Thursday, March 12, 2020

Deeper: The Four Noble Truths (audio)

Ajahn Chah (, "The Four Noble Truths" via Ajahn Jayasaro, 3/17/13; Ajahn Amaro; accompanying Wiki text edited by Dhr. Seven, Pat Macpherson, Ellie Askew, Wisdom Quarterly

The Collected Teachings of Ajahn Chah was published in 2012. This is the complete collection of talks by Ajahn Chah that have been translated into English.

During the winter of 2012, Ajahn Amaro, abbot of Amaravati Monastery, was giving daily readings recorded as audio files. They were collected as rough-hewn edits. This talk is by guest reader Ajahn Jayasaro, author of Stillness Flowing: The Life and Teachings of Ajahn Chah.

These talks are being made available until the final version is ready. That collection will include a Q&A and will soon be published.

The Four Ennobling Truths

The Four Noble Truths (Sanskrit catvāri āryasatyāni, Pali cattāri ariyasaccāni) are regarded as the core summary of the Buddha's teaching. These ennobling (enlightening) truths are said to provide a conceptual framework for all Buddhist thought.

They explain the nature of our fundamental existential problem:
  1. dukkha or disappointment (commonly translated as "suffering," "unease," or "unsatisfactoriness")
  2. its causes (craving rooted in ignorance)
  3. its cessation (nirvana), and
  4. the path leading to its cessation.
The first noble truth explains the nature of dukkha, which is said to have the following three aspects:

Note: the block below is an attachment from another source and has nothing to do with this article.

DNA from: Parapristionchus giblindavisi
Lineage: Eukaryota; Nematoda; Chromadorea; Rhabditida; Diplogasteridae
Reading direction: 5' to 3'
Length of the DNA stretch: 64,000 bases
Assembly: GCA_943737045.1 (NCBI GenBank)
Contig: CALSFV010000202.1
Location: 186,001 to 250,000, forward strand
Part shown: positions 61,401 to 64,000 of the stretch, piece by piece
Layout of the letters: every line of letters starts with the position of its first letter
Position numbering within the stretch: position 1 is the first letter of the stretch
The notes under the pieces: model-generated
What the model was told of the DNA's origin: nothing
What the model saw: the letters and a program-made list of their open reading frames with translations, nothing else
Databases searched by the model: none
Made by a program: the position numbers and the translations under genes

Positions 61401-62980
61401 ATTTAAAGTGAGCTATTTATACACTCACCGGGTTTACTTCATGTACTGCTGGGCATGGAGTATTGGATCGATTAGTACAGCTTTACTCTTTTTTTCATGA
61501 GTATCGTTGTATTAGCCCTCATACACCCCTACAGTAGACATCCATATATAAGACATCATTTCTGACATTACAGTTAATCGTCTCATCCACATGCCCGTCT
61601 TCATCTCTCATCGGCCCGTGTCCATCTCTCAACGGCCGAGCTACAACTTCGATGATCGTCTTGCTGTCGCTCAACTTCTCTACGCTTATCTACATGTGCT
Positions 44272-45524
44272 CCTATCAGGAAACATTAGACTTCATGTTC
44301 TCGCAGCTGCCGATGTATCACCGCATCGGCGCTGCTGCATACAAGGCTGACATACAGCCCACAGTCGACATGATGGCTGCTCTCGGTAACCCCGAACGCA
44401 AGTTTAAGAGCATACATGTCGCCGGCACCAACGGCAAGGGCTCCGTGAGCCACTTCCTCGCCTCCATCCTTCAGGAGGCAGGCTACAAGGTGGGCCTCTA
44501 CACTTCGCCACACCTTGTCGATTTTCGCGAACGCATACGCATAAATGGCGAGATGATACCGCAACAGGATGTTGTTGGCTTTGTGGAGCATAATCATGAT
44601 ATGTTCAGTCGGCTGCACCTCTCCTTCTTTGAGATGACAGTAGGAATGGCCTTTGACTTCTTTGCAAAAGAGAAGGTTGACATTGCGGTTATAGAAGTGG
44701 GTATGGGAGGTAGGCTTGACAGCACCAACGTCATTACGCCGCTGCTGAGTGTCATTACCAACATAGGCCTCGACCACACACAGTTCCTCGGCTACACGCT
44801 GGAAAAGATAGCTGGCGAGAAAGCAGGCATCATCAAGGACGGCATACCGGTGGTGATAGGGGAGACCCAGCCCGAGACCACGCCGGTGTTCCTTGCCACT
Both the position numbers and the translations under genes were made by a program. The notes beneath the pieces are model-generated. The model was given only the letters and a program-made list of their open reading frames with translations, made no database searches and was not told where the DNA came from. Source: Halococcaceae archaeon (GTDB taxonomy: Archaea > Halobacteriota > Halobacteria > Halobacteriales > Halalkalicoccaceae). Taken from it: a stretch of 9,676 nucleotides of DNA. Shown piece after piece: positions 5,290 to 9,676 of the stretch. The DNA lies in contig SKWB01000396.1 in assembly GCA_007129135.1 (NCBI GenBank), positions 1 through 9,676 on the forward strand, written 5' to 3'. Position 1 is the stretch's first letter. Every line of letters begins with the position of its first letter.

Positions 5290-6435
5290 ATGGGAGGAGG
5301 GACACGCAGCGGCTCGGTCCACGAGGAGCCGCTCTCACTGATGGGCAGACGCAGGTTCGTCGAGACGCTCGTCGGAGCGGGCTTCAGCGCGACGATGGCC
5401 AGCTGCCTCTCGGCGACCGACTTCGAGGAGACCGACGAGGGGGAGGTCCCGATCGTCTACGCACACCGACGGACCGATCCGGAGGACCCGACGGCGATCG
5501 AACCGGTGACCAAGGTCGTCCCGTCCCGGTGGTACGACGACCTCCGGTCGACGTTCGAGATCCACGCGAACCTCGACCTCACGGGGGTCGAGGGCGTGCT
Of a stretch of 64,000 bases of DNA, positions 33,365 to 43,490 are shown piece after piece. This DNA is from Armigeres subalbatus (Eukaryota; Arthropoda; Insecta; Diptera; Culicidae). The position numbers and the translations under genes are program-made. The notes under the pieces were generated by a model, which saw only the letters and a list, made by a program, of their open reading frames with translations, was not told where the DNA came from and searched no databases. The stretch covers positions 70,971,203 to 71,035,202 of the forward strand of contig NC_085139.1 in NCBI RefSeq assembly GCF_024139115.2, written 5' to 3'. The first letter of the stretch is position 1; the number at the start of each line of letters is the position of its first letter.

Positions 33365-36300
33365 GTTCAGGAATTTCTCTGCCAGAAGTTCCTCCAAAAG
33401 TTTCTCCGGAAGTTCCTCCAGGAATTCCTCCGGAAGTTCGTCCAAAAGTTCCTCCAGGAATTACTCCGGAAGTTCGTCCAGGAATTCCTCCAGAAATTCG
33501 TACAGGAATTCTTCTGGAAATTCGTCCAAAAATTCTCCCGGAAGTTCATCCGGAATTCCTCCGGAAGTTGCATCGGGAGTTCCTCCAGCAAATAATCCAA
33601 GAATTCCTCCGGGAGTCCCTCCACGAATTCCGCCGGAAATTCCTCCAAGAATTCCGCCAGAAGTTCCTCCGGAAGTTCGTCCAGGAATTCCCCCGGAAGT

1. The obvious physical and mental suffering associated with rebirth, aging, illness, and dying.
  2. The anxiety or hardship of trying to hold on to things that are constantly changing.
  3. A basic disappointment (inability to find fulfillment) pervading all existence, due to the fact that all forms of rebirth are unsatisfactoriness, impermanent, and without any inner core or enduring substance.
On this level, the term indicates a lack of anything that can satisfy, fulfill, or complete us, the sense that things never measure up to our expectations or standards.

The focus on dukkha in this core Buddhist teaching has caused many observers to consider Buddhism to be pessimistic. However, this emphasis is about as pessimistic as a doctor focusing on an illness to cure it. It is very optimistic because there is a solution, and the path to it is perhaps the most important of the truths.

The truths present a realistic and practical assessment of our problem in the Cycle of Rebirth (samsara) — this unending round of wandering. All beings experience disappointment and pain at some point in their lives, including the inevitable suffering of illness, aging, and death.

Contemporary Buddhist teachers and translators emphasize that while the central message of Buddhism is optimistic, the Buddhist view of our situation in life (the conditions that we live in) is realistic.

The second noble truth is that the origin (causes) of dukkha can be known and undone. The origin of dukkha is commonly explained as craving (tanha) conditioned by ignorance (avijja).

Craving is the proximate cause, but on a deeper level the root cause of dukkha is ignorance of the true nature of things.

The third noble truth is that the complete cessation of dukkha is possible. That cessation of all suffering is called nirvana.

The fourth noble truth identifies a path to this cessation called the Noble Eightfold Path.

According to Buddhist tradition, the Buddha first taught the Four Noble Truths in the very first sutra or sermon he delivered after enlightenment, as recorded in the "Discourse That Sets Turning the Wheel of Truth" (Dhammacakkappavattana Sutra).

The Buddha further clarified their meaning in many subsequent teachings.

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